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Pt 2: Happy Birthday Osama Bin Laden - The most wanted man in the world turns fifty-two years old this week.
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Pt 3: Pay For Brains - If you're a parent or a teacher, you've probably struggled with how to motivate your children to do well in school. Praise is nice. Encouragement certainly helps. And the promise of future rewards never hurts. But how about cold, hard cash right now. In the face of high drop out rates, low literacy levels and a growing gap in achievement between rich and poor families, a growing number of schools in the United States have begun paying their students for good grades. They say it's an innovate approach that is showing good results. And educators across North America - including Canada - are paying attention.
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It's Wednesday March 11th.
The Dalai Lama told Taiwanese television that he would not seek reincarnation after his death.
Currently, insurance giant AIG promised not to pay on his insurance policy unless he gives it the old college try.
This is The Current.
Justice Brownstone -- Family Court
Earlier this week, a teenager stood up in a courtroom in Brampton, Ontario and asked a judge to let him take charge of his two younger brothers. He said he wanted to get his brothers out of the middle of a decade-long war between his mother and father.
Observers have described a case of warring parents using their children as weapons against each other. It's about as nasty a family dispute as you could imagine. But it may be that it's just an extreme version of what Harvey Brownstone sees every week.
He's a provincial court judge at the North Toronto Family Court. So he sees more than his fair share of family disputes. They can be toxic experiences, especially for children. And that's why Justice Brownstone has decided to speak out about what he's seen from behind the bench. His new book is, Tug of War: A Judge's Verdict on Separation, Custody Battles and the Bitter Realities of Family Court. And proceeds from the sale of his book are going to the Children's Wish Foundation and other children's charities. He joined Anna Maria in Toronto.
Happy Birthday Osama Bin Laden
The most wanted man in the world turns fifty-two years old this week.
Ever since the attacks of 9/11, Osama bin Laden's birthday has been greeted with a complicated mix of anger, frustration, and embarrassment - along with the occasional note of glee from those who continue to support him. But this year -- as Osama bin Laden settles into middle age -- the reactions have been more muted. And it turns out that Osama bin Laden's standing among Muslims around the world is slipping.
Steven Kull is the Director of WorldPublicOpinion.org at the University of Maryland. Every year, he helps conduct a series of surveys and focus groups in a number of predominantly Muslim countries. Among other things, the surveys measure attitudes to terrorism, the United States, Al-Qaeda and the birthday boy himself. The group's latest findings were released late last month. Steven Kull joined us from Bethesda, Maryland.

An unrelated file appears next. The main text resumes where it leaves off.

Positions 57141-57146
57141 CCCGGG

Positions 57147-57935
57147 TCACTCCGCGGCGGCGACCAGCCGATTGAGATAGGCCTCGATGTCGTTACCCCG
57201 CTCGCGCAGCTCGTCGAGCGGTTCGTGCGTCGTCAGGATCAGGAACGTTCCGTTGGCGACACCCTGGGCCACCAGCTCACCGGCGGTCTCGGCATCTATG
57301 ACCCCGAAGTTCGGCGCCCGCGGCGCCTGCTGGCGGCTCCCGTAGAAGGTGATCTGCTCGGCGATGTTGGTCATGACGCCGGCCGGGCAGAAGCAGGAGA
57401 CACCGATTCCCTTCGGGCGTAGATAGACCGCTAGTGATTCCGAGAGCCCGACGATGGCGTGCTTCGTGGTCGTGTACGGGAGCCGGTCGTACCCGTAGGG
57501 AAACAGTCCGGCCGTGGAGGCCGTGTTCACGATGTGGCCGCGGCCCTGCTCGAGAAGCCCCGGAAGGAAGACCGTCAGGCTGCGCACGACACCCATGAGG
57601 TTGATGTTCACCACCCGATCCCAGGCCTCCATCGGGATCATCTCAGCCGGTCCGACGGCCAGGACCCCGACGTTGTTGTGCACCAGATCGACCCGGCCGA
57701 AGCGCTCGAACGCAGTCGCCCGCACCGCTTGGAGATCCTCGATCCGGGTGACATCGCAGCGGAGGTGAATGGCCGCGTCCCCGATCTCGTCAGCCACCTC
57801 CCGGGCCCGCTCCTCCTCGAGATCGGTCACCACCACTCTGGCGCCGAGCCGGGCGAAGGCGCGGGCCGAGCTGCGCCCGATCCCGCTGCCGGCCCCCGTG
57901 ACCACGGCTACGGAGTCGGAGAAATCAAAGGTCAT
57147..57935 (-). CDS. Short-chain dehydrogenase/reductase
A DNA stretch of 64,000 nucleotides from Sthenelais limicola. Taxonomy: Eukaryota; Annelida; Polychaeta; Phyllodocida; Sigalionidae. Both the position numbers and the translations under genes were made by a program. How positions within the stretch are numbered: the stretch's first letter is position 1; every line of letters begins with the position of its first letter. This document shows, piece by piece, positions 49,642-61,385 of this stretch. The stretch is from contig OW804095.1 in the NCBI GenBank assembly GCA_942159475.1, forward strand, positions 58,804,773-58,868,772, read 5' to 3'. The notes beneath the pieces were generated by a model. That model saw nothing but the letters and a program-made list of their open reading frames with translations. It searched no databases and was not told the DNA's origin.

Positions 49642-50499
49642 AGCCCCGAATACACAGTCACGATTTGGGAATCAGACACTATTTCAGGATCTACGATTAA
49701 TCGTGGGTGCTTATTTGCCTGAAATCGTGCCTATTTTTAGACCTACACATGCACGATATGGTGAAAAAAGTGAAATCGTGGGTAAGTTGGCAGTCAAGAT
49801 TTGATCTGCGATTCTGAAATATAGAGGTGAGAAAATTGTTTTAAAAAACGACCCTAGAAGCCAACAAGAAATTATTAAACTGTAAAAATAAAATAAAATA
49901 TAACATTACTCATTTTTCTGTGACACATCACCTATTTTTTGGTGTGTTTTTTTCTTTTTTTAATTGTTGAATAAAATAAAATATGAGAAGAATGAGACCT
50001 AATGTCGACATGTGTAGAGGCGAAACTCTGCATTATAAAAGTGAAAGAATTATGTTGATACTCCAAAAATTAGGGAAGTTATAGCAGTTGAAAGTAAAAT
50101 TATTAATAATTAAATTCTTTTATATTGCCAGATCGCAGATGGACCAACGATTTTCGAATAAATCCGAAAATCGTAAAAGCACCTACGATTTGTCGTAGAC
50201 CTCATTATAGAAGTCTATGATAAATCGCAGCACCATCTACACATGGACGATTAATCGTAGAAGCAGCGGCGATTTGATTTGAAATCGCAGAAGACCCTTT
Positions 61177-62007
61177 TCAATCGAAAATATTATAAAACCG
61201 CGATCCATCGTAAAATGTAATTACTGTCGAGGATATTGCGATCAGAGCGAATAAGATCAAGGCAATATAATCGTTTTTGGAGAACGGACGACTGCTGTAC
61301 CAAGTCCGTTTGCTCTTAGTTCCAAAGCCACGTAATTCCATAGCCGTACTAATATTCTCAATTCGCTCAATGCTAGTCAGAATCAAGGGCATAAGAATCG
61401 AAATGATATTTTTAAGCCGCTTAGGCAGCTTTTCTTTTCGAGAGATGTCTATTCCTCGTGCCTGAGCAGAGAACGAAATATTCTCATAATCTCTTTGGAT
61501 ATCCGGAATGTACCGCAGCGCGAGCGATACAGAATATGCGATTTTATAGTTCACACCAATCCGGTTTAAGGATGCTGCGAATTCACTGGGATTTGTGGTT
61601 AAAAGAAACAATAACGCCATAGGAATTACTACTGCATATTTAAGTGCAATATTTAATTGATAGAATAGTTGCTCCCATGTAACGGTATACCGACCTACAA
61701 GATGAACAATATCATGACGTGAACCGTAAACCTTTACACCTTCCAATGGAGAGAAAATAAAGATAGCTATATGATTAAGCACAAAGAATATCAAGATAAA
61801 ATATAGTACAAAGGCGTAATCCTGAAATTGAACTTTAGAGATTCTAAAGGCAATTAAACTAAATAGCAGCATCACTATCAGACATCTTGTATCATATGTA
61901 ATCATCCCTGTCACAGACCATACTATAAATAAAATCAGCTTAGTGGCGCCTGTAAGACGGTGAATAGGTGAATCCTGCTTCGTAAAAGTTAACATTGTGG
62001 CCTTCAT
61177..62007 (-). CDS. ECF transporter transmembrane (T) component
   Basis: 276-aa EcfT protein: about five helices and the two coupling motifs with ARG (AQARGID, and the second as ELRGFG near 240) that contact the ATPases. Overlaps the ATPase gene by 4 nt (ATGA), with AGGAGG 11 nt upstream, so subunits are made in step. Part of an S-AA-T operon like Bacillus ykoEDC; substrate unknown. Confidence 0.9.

And Osama bin Laden is viewed with a lot less ambiguity in the West. But according to Moustafa Bayoumi, Bin Laden has played a significant and problematic role in shaping the way Americans think about Arabs and Muslims. He's an English professor at the City University of New York's Brooklyn College. He's also the author of, How Does It Feel To Be A Problem? -- Being Young and Arab in America. Moustafa Bayoumi was in New York City.
Pay For Brains
If you're a parent or a teacher, you've probably struggled with how to motivate your children to do well in school. Praise is nice. Encouragement certainly helps. And the promise of future rewards never hurts. But how about cold, hard cash right now. In the face of high drop out rates, low literacy levels and a growing gap in achievement between rich and poor families, a growing number of schools in the United States have begun paying their students for good grades. They say it's an innovate approach that is showing good results. And educators across North America - including Canada - are paying attention.
Manley Career Academy High School in Chicago is one of the schools offering cash for good marks. Sean Stalling is the school's principal and he's in Chicago. Good morning!
Here in Canada, only a few communities have embraced the idea of money as a motivator. Last year the Long Plain Reserve -- about an hour west of Winnipeg -- decided to pilot a program that would pay high school students 50-dollars-a-month for good attendance. Students will also get a thousand dollars when they graduate. And the money comes from First Nations businesses, not the school budget.
So we asked some of the high school students what they think of the program.
But there are people who think that cash incentives for students are a bad idea. David Langford is among them. He's a former teacher and the co-author of "Orchestrating Learning with Quality." He was in Molt, Montana.
Sasha Sidorkin thinks that paying kids to learn is a great approach. He's the Director of the School of Teacher Education at the University of Northern Colorado. He's also the author of, Labor of Learning: Market and the Next Generation of Education Reform. He was in Greeley, Colorado.
Last Word - Lawyer Doc Promo
In the days ahead on the Current, we will delve further into the issue of self-representation - going to court without a lawyer. We ended the show with a preview of a documentary Ian Clayton is working on. It's called Last Lawyer Standing.